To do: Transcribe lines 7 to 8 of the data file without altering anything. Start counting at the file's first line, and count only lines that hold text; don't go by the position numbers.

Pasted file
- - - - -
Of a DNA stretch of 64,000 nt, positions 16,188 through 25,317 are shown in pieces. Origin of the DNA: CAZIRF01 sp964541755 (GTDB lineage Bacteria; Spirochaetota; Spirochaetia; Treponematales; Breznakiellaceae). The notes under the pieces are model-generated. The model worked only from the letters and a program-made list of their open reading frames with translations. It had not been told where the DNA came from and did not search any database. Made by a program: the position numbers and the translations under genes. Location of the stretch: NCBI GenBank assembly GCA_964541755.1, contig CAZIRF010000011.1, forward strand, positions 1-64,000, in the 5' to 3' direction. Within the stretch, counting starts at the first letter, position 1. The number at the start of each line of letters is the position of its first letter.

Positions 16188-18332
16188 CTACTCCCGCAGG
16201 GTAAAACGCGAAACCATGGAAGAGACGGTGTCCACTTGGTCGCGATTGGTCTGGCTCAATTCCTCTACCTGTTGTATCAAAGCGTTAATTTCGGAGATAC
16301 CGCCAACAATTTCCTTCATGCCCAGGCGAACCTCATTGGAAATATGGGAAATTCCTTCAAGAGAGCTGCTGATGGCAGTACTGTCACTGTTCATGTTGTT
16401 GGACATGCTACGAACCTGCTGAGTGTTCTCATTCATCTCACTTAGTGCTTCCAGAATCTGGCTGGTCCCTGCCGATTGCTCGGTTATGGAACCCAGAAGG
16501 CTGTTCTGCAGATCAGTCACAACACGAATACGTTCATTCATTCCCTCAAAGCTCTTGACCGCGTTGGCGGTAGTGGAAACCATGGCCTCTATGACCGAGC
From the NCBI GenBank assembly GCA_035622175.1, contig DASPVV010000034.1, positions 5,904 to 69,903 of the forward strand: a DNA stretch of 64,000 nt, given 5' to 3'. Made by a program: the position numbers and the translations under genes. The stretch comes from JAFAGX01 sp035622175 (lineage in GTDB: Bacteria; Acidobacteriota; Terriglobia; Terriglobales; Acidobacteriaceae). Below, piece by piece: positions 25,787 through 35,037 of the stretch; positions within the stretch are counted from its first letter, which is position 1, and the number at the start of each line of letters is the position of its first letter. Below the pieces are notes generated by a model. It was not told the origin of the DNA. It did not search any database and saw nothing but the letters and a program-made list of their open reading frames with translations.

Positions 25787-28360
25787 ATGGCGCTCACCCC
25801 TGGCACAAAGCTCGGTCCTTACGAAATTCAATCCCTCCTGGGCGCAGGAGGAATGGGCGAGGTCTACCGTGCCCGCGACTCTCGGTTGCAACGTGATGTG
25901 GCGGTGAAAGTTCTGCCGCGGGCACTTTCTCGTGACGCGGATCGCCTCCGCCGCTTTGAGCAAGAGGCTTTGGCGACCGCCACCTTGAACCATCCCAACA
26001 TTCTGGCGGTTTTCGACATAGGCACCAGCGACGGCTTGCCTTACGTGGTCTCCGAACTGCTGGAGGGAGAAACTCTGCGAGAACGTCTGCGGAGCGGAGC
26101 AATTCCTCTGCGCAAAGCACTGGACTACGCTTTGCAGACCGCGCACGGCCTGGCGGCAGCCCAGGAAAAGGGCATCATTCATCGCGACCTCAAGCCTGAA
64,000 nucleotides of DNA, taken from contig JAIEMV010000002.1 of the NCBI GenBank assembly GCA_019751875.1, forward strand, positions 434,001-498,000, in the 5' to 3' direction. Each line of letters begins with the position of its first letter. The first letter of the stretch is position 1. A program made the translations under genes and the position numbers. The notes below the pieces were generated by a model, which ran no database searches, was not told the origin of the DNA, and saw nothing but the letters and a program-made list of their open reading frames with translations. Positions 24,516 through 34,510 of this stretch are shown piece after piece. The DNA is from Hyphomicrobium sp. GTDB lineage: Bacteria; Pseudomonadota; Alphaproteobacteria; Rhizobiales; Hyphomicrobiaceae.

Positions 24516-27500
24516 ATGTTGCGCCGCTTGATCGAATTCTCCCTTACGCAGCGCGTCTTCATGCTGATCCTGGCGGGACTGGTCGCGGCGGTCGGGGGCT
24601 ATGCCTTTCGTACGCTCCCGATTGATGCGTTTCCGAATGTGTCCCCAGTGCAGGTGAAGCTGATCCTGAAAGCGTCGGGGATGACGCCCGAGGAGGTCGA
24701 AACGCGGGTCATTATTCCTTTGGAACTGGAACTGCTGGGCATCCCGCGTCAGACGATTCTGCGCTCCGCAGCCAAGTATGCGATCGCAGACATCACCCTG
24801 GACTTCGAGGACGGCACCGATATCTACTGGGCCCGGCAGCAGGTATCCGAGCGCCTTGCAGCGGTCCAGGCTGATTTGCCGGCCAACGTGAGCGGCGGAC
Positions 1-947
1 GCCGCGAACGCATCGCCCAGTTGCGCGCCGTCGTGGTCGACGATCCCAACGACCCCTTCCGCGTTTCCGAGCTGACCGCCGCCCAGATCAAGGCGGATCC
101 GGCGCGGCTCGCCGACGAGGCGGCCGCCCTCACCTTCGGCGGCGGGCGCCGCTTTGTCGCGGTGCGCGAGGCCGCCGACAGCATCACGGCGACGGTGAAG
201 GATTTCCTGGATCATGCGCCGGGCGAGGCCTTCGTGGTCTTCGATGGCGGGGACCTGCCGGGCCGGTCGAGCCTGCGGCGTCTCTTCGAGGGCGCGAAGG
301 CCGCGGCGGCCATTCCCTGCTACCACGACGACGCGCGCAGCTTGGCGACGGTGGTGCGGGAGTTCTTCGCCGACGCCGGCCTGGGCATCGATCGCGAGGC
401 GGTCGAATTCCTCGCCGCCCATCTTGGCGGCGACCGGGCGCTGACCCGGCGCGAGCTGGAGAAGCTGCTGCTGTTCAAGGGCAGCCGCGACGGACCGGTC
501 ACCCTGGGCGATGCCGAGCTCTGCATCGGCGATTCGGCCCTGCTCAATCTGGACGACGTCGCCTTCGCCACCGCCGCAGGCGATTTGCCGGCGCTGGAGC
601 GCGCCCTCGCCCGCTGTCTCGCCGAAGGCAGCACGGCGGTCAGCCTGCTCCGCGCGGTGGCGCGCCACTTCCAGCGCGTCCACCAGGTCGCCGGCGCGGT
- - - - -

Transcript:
16501 CTGTTCTGCAGATCAGTCACAACACGAATACGTTCATTCATTCCCTCAAAGCTCTTGACCGCGTTGGCGGTAGTGGAAACCATGGCCTCTATGACCGAGC
From the NCBI GenBank assembly GCA_035622175.1, contig DASPVV010000034.1, positions 5,904 to 69,903 of the forward strand: a DNA stretch of 64,000 nt, given 5' to 3'. Made by a program: the position numbers and the translations under genes. The stretch comes from JAFAGX01 sp035622175 (lineage in GTDB: Bacteria; Acidobacteriota; Terriglobia; Terriglobales; Acidobacteriaceae). Below, piece by piece: positions 25,787 through 35,037 of the stretch; positions within the stretch are counted from its first letter, which is position 1, and the number at the start of each line of letters is the position of its first letter. Below the pieces are notes generated by a model. It was not told the origin of the DNA. It did not search any database and saw nothing but the letters and a program-made list of their open reading frames with translations.